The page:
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Israel-Hamas war is ‘deadliest conflict for journalists’ since at least 1992, CPJ says

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(NEW YORK) — Reuters journalist Issam Abdallah was standing near the Lebanon-Israeli border on Oct. 13, a Friday afternoon six days into the current conflict in Israel, doing what he did best: cover war zones from the Middle East to Ukraine.

On this day, he was providing a live signal for a Reuters crew amid back-and-forth shelling between Israeli forces and Hezbollah, according to Reuters.

Amid the shelling, Abdallah, a Beirut-based videographer, was killed by a missile strike, according to Reuters. Reuters journalists Thaer Al-Sudani and Maher Nazeh sustained injuries in the blast, according to the outlet. Two AFP journalists, Christina Assi and Dylan Collins, were injured, the outlet reported.

Abdallah is one of at least 42 journalists and media workers who has been killed in the Israel-Hamas war since Oct. 7, according to the Committee to Protect Journalists, an advocate group for freedom of the press. The reported toll makes October 2023 the deadliest month for journalists since the group began collecting data in 1992.

The CPJ said it uses journalistic standards to verify deaths, relying on two sources to confirm a death, talking to colleagues, media, employers and family members. As the situation deteriorated and many lost their homes and families had to flee, the CPJ has also relied on the journalists’ syndicate, local and regional media outlets to confirm deaths and injuries.

The vast majority of journalists killed, 37 in total, were Palestinians killed in Gaza, according to the CPJ. Four Israeli journalists were killed in Israel and one Lebanese journalist — Abdallah — was killed in Lebanon near its border with Israel, according to the CPJ.

Two Israeli journalists were killed while covering the Hamas attack on Kibbutz Kfar Aza and Kibbutz Nahal Oz. The two other Israeli journalists were killed at the attack on the Supernova music festival in southern Israel.

The Israeli army has said it was sorry for Abdallah’s death and promised an investigation into the incident.

In addition to those confirmed dead, nine journalists have been reported injured, three were reported missing and 13 were reported arrested, according to the CPJ. That is in addition to “multiple assaults, threats, cyber attacks, censorship and killings of family members,” the CPJ said.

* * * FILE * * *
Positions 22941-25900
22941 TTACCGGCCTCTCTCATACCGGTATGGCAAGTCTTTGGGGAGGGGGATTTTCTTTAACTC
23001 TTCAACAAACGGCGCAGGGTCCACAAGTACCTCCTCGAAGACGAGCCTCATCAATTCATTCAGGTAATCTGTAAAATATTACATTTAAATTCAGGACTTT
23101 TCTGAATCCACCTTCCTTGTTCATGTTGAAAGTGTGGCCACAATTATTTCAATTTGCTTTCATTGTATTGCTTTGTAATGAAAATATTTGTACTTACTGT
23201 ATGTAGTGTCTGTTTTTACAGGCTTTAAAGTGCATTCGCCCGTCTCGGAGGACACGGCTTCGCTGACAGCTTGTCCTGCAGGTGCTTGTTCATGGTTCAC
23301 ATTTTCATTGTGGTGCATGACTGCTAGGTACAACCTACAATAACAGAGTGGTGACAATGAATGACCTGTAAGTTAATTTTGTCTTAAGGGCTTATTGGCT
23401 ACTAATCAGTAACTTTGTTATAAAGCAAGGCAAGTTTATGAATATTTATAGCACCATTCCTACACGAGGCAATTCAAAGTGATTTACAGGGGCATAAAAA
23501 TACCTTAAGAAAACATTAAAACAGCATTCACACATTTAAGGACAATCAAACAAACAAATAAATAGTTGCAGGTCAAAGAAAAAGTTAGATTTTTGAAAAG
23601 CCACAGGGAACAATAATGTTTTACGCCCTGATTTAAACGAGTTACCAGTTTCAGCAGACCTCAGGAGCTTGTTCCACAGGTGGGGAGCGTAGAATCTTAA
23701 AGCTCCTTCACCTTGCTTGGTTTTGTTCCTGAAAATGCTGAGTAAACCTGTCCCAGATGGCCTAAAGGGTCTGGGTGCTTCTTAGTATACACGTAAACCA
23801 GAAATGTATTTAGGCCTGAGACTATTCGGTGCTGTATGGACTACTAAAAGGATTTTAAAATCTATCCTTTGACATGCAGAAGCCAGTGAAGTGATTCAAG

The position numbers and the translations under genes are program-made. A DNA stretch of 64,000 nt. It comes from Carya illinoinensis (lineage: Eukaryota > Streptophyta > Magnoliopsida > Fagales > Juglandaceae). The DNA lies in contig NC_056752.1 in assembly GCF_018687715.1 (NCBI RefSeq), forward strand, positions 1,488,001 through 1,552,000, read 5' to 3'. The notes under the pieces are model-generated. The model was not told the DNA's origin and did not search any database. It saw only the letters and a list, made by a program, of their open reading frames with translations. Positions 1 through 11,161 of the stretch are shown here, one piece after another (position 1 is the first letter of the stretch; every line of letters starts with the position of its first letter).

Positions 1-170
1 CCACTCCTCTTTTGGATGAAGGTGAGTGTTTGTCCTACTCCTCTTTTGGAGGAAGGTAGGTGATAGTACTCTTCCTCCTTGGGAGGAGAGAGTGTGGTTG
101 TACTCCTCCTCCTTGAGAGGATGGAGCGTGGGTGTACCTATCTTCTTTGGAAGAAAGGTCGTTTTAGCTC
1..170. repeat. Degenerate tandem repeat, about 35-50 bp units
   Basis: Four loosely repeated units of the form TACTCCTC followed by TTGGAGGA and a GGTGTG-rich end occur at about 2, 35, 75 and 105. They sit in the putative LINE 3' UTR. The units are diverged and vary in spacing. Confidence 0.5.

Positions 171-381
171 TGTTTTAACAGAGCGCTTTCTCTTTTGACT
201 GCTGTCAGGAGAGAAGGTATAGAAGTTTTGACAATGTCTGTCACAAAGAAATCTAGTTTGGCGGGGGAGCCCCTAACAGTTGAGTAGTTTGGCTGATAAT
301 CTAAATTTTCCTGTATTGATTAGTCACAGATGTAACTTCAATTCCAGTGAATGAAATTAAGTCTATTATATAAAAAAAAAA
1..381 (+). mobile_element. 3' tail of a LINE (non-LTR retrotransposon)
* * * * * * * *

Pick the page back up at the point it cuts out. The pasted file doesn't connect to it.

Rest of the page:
Israeli officials say they are not targeting civilians in Gaza, doing everything they can to minimize civilian casualties and that their goal is solely to eradicate Hamas. Israel has also said that Hamas is intentionally positioning itself near journalists in an attempt to avoid strikes.

However, Israeli airstrikes going on since the beginning of the conflict have targeted hospitals, schools, refugee camps and ambulances, according to nonprofits like the United Nations Relief and Works Agency for Palestine Refugees in the Near East and UNICEF, sparking wide international outrage and calls for a cease-fire. Israeli officials maintain they are against a cease-fire until all of the 239 hostages believed to be held by Hamas have been released.

In response to a question about journalist deaths, the IDF said in a statement that it “takes all operationally feasible measures to protect civilians and to facilitate freedom of the press. The IDF has never, and will never, deliberately target journalists. Covering active combat areas is inherently dangerous, and unintended casualties are a tragic possibility.” The IDF did not further elaborate.

More than 11,000 people in Gaza have died since the beginning of the conflict, according to the Hamas-run Gaza Health Ministry.

IDF offers warning to the media

In the hours after the surprise terror attack on Israel that left more than 1,400 dead, journalists from around the world rushed to cover the attack and retaliatory bombings in the Gaza Strip. But access to Gaza for international journalists is rare, and especially dangerous currently as the area continues to be bombarded daily.

Israel’s military told Reuters and AFP last month that it could not “guarantee the safety of their journalists operating in the Gaza Strip,” after they sought assurances that their journalists would not be killed by Israeli airstrikes, Reuters reported.

Sherif Mansour, the CPJ’s Middle East and North Africa program coordinator, told ABC News that the warnings given to Reuters and AFP were “very alarming.”

Mansour said that CPJ has raised concerns to the Israel Defense Forces in a May 2023 report and made recommendations to the army to “review the rules of engagement and to add protections for journalists as civilians.”

“We are making the recommendation for them to reform [their rules of engagement] so that they have more steps to safeguard journalists’ casualties seeing the numbers of journalists who have already died,” Mansour said.

Tim Dawson, the deputy general secretary at International Federation of Journalists, told ABC News there are about 1,000 journalists in Gaza, all of whom are Palestinian. The few journalists from international media outlets who were in Gaza left “almost immediately” after the Oct. 7 attack, Dawson said.

ABC News’ Ian Pannell, embedded with the IDF along with a handful of foreign journalists, entered Gaza in early November, entering just a few miles from the border, reporting scenes of “utter devastation.” ABC News’ Matt Gutman went into Gaza in mid-November while embedded with the IDF.

Pattern of deaths among journalists in Gaza

The CPJ published a report in May describing what it called a “deadly pattern” of journalists being killed by Israeli forces over the past two decades. The report documented 20 cases of journalists being killed by IDF fire since 2001, the majority of whom were Palestinians, including 13 who were killed in Gaza, Mansour said.